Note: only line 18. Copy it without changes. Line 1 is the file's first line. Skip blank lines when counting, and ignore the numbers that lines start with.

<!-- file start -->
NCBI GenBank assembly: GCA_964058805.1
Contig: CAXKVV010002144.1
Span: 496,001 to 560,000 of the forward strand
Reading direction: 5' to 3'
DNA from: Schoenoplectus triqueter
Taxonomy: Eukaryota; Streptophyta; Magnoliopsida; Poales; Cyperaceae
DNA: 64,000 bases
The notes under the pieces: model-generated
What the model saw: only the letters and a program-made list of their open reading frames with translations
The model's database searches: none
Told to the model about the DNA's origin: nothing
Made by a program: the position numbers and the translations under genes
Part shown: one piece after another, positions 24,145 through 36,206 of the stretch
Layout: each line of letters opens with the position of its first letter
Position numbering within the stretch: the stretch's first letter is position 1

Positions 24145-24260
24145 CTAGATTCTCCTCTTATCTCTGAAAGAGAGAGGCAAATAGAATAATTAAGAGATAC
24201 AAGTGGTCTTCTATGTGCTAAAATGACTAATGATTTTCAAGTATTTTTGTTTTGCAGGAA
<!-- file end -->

24201 AAGTGGTCTTCTATGTGCTAAAATGACTAATGATTTTCAAGTATTTTTGTTTTGCAGGAA